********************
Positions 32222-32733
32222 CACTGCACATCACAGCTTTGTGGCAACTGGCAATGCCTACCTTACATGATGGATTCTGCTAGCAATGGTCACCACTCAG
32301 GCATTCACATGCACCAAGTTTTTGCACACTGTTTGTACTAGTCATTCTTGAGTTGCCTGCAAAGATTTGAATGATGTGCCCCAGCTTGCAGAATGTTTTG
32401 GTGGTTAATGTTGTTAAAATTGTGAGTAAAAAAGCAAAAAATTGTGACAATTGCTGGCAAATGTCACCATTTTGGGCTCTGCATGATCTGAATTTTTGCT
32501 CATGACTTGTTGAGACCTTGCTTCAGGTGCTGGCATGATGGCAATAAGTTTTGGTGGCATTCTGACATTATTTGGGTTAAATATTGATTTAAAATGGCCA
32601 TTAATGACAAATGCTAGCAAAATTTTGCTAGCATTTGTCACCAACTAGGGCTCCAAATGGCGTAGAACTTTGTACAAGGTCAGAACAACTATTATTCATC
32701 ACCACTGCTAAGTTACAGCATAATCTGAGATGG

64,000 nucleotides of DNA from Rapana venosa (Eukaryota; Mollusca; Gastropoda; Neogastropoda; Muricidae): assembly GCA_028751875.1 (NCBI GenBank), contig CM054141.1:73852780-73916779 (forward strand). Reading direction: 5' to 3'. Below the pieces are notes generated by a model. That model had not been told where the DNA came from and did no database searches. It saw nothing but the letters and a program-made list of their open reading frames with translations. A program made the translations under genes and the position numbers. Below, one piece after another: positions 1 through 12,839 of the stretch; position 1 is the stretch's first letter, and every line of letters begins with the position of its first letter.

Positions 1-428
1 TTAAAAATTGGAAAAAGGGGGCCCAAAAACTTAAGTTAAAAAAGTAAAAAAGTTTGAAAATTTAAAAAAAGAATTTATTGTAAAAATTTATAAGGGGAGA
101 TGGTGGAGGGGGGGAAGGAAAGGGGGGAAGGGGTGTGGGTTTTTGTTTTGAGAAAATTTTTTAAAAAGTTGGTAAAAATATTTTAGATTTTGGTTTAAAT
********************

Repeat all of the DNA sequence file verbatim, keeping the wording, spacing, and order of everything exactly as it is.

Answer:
Positions 32222-32733
32222 CACTGCACATCACAGCTTTGTGGCAACTGGCAATGCCTACCTTACATGATGGATTCTGCTAGCAATGGTCACCACTCAG
32301 GCATTCACATGCACCAAGTTTTTGCACACTGTTTGTACTAGTCATTCTTGAGTTGCCTGCAAAGATTTGAATGATGTGCCCCAGCTTGCAGAATGTTTTG
32401 GTGGTTAATGTTGTTAAAATTGTGAGTAAAAAAGCAAAAAATTGTGACAATTGCTGGCAAATGTCACCATTTTGGGCTCTGCATGATCTGAATTTTTGCT
32501 CATGACTTGTTGAGACCTTGCTTCAGGTGCTGGCATGATGGCAATAAGTTTTGGTGGCATTCTGACATTATTTGGGTTAAATATTGATTTAAAATGGCCA
32601 TTAATGACAAATGCTAGCAAAATTTTGCTAGCATTTGTCACCAACTAGGGCTCCAAATGGCGTAGAACTTTGTACAAGGTCAGAACAACTATTATTCATC
32701 ACCACTGCTAAGTTACAGCATAATCTGAGATGG

64,000 nucleotides of DNA from Rapana venosa (Eukaryota; Mollusca; Gastropoda; Neogastropoda; Muricidae): assembly GCA_028751875.1 (NCBI GenBank), contig CM054141.1:73852780-73916779 (forward strand). Reading direction: 5' to 3'. Below the pieces are notes generated by a model. That model had not been told where the DNA came from and did no database searches. It saw nothing but the letters and a program-made list of their open reading frames with translations. A program made the translations under genes and the position numbers. Below, one piece after another: positions 1 through 12,839 of the stretch; position 1 is the stretch's first letter, and every line of letters begins with the position of its first letter.

Positions 1-428
1 TTAAAAATTGGAAAAAGGGGGCCCAAAAACTTAAGTTAAAAAAGTAAAAAAGTTTGAAAATTTAAAAAAAGAATTTATTGTAAAAATTTATAAGGGGAGA
101 TGGTGGAGGGGGGGAAGGAAAGGGGGGAAGGGGTGTGGGTTTTTGTTTTGAGAAAATTTTTTAAAAAGTTGGTAAAAATATTTTAGATTTTGGTTTAAAT